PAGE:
DMR News

Advancing Digital Conversations

DOJ Refutes Tornado Cash Co-Founder’s Dismissal Request Over Charges

ByDayne Lee

May 3, 2024
DOJ Refutes Tornado Cash Co-Founder’s Dismissal Request Over Charges

DOJ Refutes Tornado Cash Co-Founder’s Dismissal Request Over Charges

The United States Department of Justice (DOJ) has recently opposed a motion to dismiss the charges against Roman Storm, co-founder of Tornado Cash, reinforcing its stance that the matter involves complex disputed facts suitable for jury evaluation rather than dismissal at preliminary stages.

Tornado Cash, introduced in 2019, operates as a crypto mixer, facilitating enhanced privacy for cryptocurrency transactions. It involves a website, user interface, smart contracts, and a network of relayers. However, it has come under scrutiny for allegedly enabling money laundering activities.

DOJ’s Stance

The DOJ contends that Storm, along with co-developer Roman Semenov, devised Tornado Cash to potentially assist in laundering money, operate as an unlicensed money transmitter, and breach U.S. sanctions. This accusation is supported by claims that groups like North Korea’s Lazarus Group have utilized Tornado Cash for illicit financial activities.

Roman Storm pleaded not guilty to all charges in September 2023 and was subsequently released on a $2 million bond, with travel restrictions confined to specific U.S. states. In March, Storm’s legal team moved to dismiss the indictment, arguing that Tornado Cash’s operations do not align with those of a traditional financial institution and that Storm had no direct control over who uses the mixer.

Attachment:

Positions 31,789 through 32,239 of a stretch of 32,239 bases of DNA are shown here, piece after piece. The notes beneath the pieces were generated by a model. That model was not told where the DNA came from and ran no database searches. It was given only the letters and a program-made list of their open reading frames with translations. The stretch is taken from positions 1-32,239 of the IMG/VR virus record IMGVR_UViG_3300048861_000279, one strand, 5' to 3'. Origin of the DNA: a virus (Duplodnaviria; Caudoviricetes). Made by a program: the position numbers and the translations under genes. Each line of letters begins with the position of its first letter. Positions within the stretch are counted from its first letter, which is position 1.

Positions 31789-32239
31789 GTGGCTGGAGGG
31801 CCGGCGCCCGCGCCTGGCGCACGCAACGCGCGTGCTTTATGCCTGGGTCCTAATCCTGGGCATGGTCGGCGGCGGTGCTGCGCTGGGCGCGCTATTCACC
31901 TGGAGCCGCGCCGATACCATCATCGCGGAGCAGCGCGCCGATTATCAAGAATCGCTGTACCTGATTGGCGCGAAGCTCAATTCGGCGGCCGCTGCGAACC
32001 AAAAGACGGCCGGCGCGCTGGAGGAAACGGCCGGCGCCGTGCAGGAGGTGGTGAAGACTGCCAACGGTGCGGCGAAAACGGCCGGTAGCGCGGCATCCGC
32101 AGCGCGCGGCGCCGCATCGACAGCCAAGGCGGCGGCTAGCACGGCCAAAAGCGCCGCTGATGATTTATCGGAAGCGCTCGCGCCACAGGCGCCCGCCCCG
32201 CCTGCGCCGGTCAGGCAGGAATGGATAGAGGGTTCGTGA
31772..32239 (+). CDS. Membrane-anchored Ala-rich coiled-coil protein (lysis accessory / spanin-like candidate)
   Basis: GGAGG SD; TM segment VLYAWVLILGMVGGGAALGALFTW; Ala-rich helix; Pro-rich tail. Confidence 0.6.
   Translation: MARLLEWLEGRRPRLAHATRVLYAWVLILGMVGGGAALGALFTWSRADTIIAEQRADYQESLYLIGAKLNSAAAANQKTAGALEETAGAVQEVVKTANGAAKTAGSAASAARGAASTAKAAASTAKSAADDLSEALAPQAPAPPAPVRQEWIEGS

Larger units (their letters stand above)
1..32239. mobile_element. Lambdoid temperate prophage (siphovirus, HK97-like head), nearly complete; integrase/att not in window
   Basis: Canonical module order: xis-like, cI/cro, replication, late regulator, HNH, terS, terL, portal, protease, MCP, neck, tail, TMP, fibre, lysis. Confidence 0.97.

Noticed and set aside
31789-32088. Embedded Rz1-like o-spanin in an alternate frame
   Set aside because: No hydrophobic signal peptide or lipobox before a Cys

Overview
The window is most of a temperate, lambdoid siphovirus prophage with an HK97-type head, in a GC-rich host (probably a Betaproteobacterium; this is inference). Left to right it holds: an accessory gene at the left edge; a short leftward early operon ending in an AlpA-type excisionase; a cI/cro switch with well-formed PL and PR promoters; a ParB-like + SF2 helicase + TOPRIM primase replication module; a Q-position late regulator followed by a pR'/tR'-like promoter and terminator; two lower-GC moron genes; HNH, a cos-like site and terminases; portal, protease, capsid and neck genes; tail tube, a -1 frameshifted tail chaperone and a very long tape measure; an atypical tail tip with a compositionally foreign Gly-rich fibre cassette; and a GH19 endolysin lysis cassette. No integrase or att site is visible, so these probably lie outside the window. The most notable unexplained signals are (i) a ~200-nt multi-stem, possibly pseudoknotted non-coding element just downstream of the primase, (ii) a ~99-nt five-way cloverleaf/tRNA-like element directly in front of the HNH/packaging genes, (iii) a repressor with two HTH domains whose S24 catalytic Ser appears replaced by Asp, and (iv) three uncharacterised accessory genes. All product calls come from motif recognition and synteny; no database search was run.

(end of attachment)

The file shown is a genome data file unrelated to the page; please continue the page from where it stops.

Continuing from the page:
Prosecution’s Argument

Prosecutors led by Damian Williams argue that Storm was responsible for creating a platform that facilitated anonymous transactions for criminals. They highlighted the insufficiency of measures to block sanctioned addresses and maintained that Storm played a pivotal role in the operation of the cryptocurrency mixer.

This case comes amid a broader U.S. crackdown on crypto-mixing services. For instance, the recent arrests of the co-founders of another crypto mixer, Samourai Wallet, emphasize the government’s intent to regulate such services strictly. The CEO and CTO of Samourai Wallet face charges of money laundering conspiracy and operating an unlicensed money transmitting business, with severe potential penalties.

Industry Reaction

Ki Young Ju, CEO of CryptoQuant, commented on the situation, highlighting that crypto mixing services are not inherently illegal. His statement reflects a portion of the crypto community’s perspective that these services provide privacy rather than facilitate criminal activity.

The ongoing legal battle over Tornado Cash not only tests the boundaries of U.S. financial and cryptocurrency regulations but also sets significant precedents for how crypto-related services are viewed and treated under U.S. law. As this case progresses, it will likely influence the operational standards and regulatory compliance of similar crypto services.

Featured image credit: Sam Grant via

Dayne Lee

With a foundation in financial day trading, I transitioned to my current role as an editor, where I prioritize accuracy and reader engagement in our content. I excel in collaborating with writers to ensure top-quality news coverage. This shift from finance to journalism has been both challenging and rewarding, driving my commitment to editorial excellence.

Leave a Reply

Your email address will not be published. Required fields are marked *